Volkswagen Polo BlueMotion 1
by David Finlay (24 September 2007)
The Polo BlueMotion is one of the first of a new type of small car to arrive on the market. All of them are being promoted by their manufacturers as having CO2 emissions under the 120g/km barrier which will - if current proposals are confirmed - make them ineligible for the revised London congestion charge, and several of them, like the version of the BlueMotion tested here, have a two-figure CO2 rating which means they are also zero-rated for Vehicle Excise Duty.
As explained in our Fuel Economy Testing feature, low CO2 emissions are the same thing as low fuel consumption, so good economy is an added benefit, though it's notable that the manufacturers are generally drawing more attention to the tax situation.
The BlueMotion programme involves what is rapidly becoming the standard method of reducing CO2 figures. Volkswagen has taken the regular Polo 1.4 TDI turbo diesel, done a moderate amount of fiddling with the engine's ECU, raised the gearing in third, fourth and fifth gears, made several aerodynamic changes (most obviously a deeper front bumper and a smaller radiator intake, though there's some underbody work too) and fitted tyres with relatively low rolling resistance.
There are enough checks and balances here to leave the performance more or less unaffected. In terms of fuel economy and CO2 emissions, though, the improvements are startling. Combined fuel economy is now around 74mpg, and carbon dioxide is produced at an official rate of 99g/km.
Or at least that's the way things are with the BlueMotion 1 referred to here. The BlueMotion 2 is less economical (though it still manages 70mpg on the combined cycle) and although it will still dodge the proposed London congestion charge its 104g/km CO2 rating means you'll have to pay VED, though admittedly not very much. Despite this, Volkswagen reckons it will still sell two 2s for every one 1 it puts on the UK market.
The reason for that is that the BlueMotion 1 is just that little bit more basic than most UK buyers are likely to stomach. The BlueMotion 2 has air-conditioning, a "coming home" headlight function, automatic wipers, dimming rear view mirror, some leather trim, remote central locking, an alarm and a proper spare wheel, none of which is available on the 1.
Although their presence on the 2 doesn't make that car much heavier, there is enough of a difference for it to be fractionally less economical and therefore perform not quite so well in the official economy test.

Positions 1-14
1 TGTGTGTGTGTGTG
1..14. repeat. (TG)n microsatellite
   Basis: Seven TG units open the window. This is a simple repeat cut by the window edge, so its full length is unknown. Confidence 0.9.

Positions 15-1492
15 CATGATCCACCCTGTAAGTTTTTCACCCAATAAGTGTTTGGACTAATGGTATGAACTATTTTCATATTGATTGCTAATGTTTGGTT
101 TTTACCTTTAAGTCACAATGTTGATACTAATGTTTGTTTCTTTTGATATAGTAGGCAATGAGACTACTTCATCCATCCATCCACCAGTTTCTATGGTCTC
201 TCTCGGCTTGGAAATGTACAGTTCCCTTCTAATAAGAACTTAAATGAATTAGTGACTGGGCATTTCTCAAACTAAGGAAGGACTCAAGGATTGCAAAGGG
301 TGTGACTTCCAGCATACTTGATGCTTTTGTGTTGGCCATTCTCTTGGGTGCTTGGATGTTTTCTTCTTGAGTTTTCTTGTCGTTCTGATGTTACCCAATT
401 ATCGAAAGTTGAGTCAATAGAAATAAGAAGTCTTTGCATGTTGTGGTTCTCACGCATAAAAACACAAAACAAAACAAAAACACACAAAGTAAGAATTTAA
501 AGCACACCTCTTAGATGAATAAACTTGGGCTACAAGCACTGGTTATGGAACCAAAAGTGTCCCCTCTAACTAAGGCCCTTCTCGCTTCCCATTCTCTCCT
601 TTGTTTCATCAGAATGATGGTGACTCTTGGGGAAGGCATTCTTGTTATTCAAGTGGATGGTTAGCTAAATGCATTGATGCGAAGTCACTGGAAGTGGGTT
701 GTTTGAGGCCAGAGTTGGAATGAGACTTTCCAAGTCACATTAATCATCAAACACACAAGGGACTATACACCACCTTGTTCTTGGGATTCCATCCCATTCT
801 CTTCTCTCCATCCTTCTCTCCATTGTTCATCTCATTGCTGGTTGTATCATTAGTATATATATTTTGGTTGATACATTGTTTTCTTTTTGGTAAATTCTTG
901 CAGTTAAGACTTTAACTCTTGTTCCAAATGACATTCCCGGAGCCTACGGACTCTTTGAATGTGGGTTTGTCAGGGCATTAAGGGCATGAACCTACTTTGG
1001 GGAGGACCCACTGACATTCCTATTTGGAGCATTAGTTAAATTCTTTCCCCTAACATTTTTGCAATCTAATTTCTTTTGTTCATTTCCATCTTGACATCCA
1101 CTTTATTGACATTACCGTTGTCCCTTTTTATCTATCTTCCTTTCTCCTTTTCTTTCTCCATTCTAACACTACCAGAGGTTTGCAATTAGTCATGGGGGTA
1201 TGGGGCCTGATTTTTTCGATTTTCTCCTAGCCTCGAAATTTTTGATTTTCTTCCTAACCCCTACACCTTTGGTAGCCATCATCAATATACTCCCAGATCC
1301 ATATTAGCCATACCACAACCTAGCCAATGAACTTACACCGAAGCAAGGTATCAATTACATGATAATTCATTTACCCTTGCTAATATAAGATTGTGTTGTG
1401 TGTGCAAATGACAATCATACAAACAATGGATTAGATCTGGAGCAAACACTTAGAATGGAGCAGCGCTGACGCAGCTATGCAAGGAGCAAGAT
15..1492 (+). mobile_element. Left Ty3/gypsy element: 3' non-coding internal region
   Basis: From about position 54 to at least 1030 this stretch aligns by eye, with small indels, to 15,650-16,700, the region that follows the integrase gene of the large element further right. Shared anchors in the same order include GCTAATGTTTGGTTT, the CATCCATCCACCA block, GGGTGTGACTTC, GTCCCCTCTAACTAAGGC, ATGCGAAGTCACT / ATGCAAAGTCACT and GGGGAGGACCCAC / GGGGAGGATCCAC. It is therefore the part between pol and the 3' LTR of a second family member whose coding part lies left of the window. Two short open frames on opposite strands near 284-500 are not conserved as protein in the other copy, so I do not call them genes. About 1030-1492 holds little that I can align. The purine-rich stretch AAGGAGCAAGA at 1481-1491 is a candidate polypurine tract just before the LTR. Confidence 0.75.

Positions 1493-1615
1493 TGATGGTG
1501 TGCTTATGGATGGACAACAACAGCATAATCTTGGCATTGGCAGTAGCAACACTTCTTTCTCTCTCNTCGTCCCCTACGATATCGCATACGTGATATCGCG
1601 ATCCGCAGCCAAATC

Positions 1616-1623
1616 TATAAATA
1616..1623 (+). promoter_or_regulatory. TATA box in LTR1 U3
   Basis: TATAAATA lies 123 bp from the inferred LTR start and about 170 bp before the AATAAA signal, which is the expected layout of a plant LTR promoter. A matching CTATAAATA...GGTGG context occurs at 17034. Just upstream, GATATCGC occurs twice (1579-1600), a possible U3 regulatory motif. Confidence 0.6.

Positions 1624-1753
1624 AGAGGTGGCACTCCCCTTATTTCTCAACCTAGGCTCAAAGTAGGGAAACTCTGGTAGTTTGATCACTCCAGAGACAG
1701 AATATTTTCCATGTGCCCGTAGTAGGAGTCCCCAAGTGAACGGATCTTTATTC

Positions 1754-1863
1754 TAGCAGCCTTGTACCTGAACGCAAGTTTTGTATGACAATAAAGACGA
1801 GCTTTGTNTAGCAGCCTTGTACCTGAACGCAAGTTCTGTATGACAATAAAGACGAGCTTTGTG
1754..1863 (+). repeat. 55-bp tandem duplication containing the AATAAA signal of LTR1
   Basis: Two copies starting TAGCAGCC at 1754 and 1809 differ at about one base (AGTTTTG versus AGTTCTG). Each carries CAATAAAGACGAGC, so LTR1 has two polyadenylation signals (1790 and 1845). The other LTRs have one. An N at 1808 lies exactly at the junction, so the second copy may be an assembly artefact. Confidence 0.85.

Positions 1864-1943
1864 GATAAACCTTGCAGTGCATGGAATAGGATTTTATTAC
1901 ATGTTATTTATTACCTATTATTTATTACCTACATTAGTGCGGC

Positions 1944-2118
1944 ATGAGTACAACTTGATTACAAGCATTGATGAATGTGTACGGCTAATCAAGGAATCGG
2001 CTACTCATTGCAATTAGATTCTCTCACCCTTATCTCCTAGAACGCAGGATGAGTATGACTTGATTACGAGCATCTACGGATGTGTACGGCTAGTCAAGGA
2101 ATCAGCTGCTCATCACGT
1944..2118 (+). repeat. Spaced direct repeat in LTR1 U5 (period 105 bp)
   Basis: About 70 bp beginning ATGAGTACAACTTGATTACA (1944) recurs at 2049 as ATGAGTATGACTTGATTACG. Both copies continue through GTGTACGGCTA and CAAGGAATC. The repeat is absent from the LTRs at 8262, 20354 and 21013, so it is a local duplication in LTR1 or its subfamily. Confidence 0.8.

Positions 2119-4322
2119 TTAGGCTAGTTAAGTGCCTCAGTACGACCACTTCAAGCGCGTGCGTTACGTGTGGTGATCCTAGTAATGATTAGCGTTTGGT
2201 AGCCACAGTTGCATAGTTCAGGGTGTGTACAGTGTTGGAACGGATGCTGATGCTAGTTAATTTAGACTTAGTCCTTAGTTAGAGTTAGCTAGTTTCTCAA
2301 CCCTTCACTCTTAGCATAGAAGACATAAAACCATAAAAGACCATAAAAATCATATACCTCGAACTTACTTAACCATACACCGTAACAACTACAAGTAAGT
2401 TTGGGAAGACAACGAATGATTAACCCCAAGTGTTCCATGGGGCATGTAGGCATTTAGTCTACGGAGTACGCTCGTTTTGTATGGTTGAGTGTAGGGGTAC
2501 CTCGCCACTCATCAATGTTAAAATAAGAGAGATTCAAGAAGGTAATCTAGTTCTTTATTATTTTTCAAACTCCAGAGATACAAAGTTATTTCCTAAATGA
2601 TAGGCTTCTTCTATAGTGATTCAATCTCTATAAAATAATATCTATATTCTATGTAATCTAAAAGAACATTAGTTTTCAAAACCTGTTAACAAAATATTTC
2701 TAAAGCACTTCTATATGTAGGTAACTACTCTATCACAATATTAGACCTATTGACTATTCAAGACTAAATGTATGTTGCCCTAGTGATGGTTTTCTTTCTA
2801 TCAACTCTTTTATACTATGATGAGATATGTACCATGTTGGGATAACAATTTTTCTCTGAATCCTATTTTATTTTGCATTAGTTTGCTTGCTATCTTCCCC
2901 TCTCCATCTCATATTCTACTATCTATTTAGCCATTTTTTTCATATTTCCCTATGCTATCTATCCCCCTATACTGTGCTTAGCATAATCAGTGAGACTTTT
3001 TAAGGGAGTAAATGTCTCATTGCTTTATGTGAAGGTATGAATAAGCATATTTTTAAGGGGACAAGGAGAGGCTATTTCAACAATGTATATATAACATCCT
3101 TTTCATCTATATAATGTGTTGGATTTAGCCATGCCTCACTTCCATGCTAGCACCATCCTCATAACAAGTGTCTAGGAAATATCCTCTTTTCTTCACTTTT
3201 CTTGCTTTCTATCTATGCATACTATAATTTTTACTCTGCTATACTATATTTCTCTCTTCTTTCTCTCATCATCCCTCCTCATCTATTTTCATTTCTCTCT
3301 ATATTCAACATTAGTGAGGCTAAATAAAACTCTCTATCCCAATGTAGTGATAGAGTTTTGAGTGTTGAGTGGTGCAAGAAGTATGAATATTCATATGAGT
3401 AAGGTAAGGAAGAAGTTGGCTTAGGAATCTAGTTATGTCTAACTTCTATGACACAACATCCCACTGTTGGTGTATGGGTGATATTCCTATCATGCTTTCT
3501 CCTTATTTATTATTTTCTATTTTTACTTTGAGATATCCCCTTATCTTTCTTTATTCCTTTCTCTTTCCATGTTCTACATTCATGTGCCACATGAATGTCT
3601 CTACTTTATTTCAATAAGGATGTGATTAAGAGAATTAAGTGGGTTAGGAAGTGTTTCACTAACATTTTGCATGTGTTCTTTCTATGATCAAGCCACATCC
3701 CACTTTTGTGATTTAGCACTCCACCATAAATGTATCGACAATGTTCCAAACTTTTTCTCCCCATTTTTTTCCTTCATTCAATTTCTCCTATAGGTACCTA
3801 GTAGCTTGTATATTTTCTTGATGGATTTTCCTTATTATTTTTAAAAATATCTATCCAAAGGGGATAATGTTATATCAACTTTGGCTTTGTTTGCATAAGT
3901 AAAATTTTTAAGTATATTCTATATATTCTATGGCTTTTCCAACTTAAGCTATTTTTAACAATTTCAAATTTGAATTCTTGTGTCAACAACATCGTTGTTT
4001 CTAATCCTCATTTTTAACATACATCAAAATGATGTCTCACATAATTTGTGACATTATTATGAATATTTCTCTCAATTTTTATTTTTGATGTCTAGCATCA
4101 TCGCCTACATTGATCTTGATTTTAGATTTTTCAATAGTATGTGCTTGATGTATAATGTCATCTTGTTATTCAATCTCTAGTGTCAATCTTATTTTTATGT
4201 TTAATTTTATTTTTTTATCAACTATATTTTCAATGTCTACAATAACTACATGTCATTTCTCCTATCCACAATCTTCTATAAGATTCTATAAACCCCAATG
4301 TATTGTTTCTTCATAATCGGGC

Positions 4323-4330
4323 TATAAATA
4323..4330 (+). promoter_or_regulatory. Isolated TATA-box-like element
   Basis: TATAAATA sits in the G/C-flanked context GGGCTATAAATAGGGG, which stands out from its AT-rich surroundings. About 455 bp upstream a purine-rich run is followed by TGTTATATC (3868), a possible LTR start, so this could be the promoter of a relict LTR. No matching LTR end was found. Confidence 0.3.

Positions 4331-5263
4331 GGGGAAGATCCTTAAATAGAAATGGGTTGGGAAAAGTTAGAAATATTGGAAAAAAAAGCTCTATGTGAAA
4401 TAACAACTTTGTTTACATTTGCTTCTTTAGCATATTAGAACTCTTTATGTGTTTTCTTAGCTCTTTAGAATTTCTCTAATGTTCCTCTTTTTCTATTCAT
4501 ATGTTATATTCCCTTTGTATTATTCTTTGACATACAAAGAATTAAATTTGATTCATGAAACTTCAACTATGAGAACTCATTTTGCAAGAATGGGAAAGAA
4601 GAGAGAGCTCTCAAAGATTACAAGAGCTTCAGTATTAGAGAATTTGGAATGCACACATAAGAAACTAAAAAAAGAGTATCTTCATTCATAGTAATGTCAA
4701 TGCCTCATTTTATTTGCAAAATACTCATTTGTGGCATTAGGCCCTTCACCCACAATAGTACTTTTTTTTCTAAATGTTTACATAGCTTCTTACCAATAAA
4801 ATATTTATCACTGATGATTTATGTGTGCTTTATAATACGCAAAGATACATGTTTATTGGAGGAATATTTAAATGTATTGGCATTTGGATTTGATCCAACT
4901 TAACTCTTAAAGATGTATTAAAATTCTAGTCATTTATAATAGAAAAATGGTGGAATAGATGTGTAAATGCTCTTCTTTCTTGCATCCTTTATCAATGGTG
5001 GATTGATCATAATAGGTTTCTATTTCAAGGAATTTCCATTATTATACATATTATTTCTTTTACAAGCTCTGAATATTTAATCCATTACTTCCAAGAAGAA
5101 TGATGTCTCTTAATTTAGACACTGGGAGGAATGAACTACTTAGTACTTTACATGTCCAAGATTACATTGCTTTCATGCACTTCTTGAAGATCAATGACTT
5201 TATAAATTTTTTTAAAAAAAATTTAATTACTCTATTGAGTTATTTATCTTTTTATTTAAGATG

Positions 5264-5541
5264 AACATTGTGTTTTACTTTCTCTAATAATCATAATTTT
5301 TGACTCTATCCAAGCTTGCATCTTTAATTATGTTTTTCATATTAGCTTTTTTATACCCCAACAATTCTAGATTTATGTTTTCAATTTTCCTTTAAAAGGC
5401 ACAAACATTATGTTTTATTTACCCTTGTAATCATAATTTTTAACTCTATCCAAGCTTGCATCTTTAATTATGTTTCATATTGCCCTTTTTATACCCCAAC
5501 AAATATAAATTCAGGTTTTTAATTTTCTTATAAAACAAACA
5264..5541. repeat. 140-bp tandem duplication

Even so, both cars are memorably frugal, so you wouldn't spend much time visiting service stations in either of them. Since they use the same engine - already quite familiar from its use in other Polos - they also share a couple of other features, one of which is that they are surprisingly quick. A top speed of 109mph and 0-62mph in 12.8 seconds may not sound very interesting, but those statistics do nothing to convey the BlueMotion's sturdy performance during mid-gear acceleration.
It's also an exceptionally good motorway cruiser. The gearing may have been raised (by a spectaular 25% in top) but the little TDI has absolutely no problem with this, and will keep up with virtually all other traffic while chuntering along at very low engine speeds and with no need for a precautionary dip into fourth gear.
The only downside - and this is common to all 1.4 TDI Polos - is that the engine is very noisy indeed. The three-cylinder thrum isn't particularly offensive; it's just that there is an awful lot of it, whether you're accelerating hard or sitting waiting for the traffic lights to turn green.
This is the worst thing about a car which is very appealing in all other respects, and not just those relating to giving money to fuel companies or HM Treasury. All Polos are good to drive and the BlueMotion is no exception. I must admit I was slightly concerned when I first heard about the low rolling resistance tyres, but having given the BlueMotion a bit of stick (entirely in the interests of research, you understand) I'm now happy that it has enough grip to be able to cope with anything that most drivers will throw at it.
Despite all these positives, the financial considerations which are supposed to be at the heart of the whole BlueMotion philosophy don't really add up. The entry-level car in the line-up, the BlueMotion 1 three-door considered here, costs several hundred pounds more than the cheapest regular Polo with the same engine, and it's going to be a long, long time before you make that back by not paying VED. There's also no potential London congestion charge benefit, since other 1.4 TDI Polos are also below the crucial 120g/km emissions level.
At the top of the range, the BlueMotion 2 five-door costs £13,445, which is a lot of money for a car like this (the typical Volkswagen build quality makes it seem more justifiable, the thundering of the engine less so). There are certainly benefits from the improved fuel economy, but they will be most apparent to drivers who rack up the most mileage each year.
The most important thing about the BlueMotion is that it has shown what Volkswagen can do with the Polo to improve its fuel economy and reduce the tax burden on its owners, and I suspect that its legacy will become clear when the methods of doing these things become standard on all Polos, rather than just on a limited range of expensive models.